Simon’s Consensus

AudioBoomStormontThis morning I was taking part in a debate on Radio Ulster – with a lady from NIPSA who sounded like she’d memorized most of Che Guevara’s best quotes . Although my contribution was cut a bit short because Simon Hamilton, the Finance Minister, was asked to give his opinion on possible public sector strikes in the New Year.  More interestingly, though, he was also asked whether the Executive would support reduced corporation tax (CT) if, as expected, the Chancellor devolves the power to set CT rates here. His answer was obfuscation.

He implied that there was a consensus view (across the main parties in Stormont) that CT should be reduced to a level similar to the rate in the Republic. However, that is highly misleading, of course, because there is clearly no consensus that the rate should be reduced if the price of a reduction is a reduction in block grant equivalent to the reduction in tax-take following the reduction (if you get my reductionist drift). This is a requirement given the EU rules on state aid following the so-called Azores judgement.

I’m not even entirely convinced that Hamilton himself would be of the view that a block grant reduction should be the consequence of a CT rate cut. I attended a lecture he gave during the Summer at Queen’s University where he made clear his view that high public spending Nordic countries were the models he aspired to.

Consensus clearly isn’t consensus if only one part of the consensus is consented. In fact there is no consensus at all. Sinn fein won’t give an inch on the introduction of welfare reform here (hence the current round of Executive cuts, rather than ‘Tory cuts’).  Similarly just about nobody will agree on a £200-300m set of budget cuts following the reduction of CT.

I’d imagine that Scotland would also decide against a block grant reduction in return for the extension of CT devolution to Scotland.

Block grants, in short, produce dependency. Therefore Simon Hamilton’s morning pronouncements that devolution of CT might allow the Executive to “rebalance” the NI economy away from public sector dependency are, clearly, poppycock.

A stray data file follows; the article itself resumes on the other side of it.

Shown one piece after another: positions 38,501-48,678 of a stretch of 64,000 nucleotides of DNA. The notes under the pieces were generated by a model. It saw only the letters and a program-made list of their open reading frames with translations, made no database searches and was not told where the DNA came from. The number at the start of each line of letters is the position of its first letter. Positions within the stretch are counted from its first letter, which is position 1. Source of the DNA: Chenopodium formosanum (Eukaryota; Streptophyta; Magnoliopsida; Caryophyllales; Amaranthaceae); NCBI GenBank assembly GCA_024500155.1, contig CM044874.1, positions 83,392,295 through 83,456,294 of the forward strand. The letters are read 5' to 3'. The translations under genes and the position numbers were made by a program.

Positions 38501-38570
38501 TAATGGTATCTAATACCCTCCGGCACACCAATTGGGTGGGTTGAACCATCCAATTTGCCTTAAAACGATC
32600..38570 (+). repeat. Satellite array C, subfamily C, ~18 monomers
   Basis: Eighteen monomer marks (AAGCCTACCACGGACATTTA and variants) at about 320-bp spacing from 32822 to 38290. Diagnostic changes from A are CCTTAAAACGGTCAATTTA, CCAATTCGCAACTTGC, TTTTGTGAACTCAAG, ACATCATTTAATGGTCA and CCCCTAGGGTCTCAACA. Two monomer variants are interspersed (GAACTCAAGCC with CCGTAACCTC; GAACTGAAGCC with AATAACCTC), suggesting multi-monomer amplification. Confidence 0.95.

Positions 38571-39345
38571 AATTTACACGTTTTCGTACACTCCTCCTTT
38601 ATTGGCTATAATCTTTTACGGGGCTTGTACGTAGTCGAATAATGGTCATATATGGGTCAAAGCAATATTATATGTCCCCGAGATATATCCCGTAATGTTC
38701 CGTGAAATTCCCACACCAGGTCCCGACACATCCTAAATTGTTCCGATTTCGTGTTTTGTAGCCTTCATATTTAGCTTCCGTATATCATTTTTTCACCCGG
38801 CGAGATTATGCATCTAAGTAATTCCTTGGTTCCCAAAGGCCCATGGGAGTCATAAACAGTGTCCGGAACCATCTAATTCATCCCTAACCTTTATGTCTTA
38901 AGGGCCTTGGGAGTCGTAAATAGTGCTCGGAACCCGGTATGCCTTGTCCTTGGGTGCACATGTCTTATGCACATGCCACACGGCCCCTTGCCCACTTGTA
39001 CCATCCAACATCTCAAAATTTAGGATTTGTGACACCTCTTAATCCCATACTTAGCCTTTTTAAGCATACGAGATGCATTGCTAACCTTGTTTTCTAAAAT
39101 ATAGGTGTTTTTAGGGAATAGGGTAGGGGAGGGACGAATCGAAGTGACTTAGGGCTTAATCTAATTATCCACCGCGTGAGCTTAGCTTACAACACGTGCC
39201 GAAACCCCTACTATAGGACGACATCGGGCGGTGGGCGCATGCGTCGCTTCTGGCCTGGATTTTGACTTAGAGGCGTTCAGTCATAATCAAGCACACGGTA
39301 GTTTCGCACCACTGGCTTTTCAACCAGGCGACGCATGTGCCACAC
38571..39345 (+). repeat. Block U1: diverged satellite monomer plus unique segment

• Belfast Barman(ager)
  • Old Mortality

    There is absolutely no prospect of the Assembly as it is presently constituted accepting the fiscal consequences of a corporation tax reduction so the Treasury might as well not bother and avoid stirring up the SNP.

  • chrisjones2

    I agree. It bwould require a ecision.We dont do decisions as they have consequences and blame can be attahed

  • Dan

    Yes, the NIPSA woman was tedious…and thick.

  • Ian James Parsley

    That would be my view, yes! I’m genuinely amazed they’re going to do it – I thought it was politically impossible. Actually, I think it is, but the London-based set haven’t worked it out yet…!

  • Ian James Parsley

    It’s worth noting that, although we like to blame the Azores Judgement (and it does confirm the position), in fact UK convention itself dictates that there would be a loss in public spending for a reduction in tax, going back to a Chancellor statement in 1938 (the same one which set the ball rolling for “parity” which causes the welfare “fines”).

    Essentially, the convention is that no part of the UK should benefit from choosing to spend more on welfare or from choosing to implement lower taxes. Indeed, it’s already questionable if we should really get away with our lower household taxes.

  • Ian James Parsley

    Of course, tax rates in Nordic countries (particularly Sweden) aren’t much higher now than they are in the UK.

    Their public services are more efficient by and large because they’re more efficient, cunningly…

  • Ian James Parsley

    (By the way I’ve just heard her – “Public sector workers are all at absolute capacity” – each and every one apparently.)

  • Comrade Stalin

    I think London will vote it through but attach a price tag to it. I cannot picture SF voting a few £100m of cuts through the assembly in order to get it.

  • Ian James Parsley

    The consensus on Twitter (ahem, among senior economists, commentators and media figures to be precise) seems to be that it will be devolved on profits made from production carried out within Northern Ireland.

    That’s interesting, and provides some essential detail to what the proposal really is.

  • D99

    Yes, but was there ever any prospect of a corporation tax cut?

    If we want to be competitive, we need a “game changer”, a “silver bullet”, something to revitalise our economy.

    If we too want to be part of the “economic miracle”, we must cut the rate of income tax levied on company profits.

    If we want to attract foreign direct investment, we must reduce our current 24% rate to match the more appealing 12.5% tax rate of the Republic.

    So runs the argument that has been made by many of our representives over the past couple of years.

    But Was it all just an excuse to do nothing. An excuse to wait around for Cameron to give our political representatives a power that they can’t afford to use.

    Despite the constant anti-tax propaganda, there is no consensus on the proposal to cut the rate of corporation tax – not even within the DUP. Mainly because cutting CT comes with a high price tag and highly uncertain outcomes.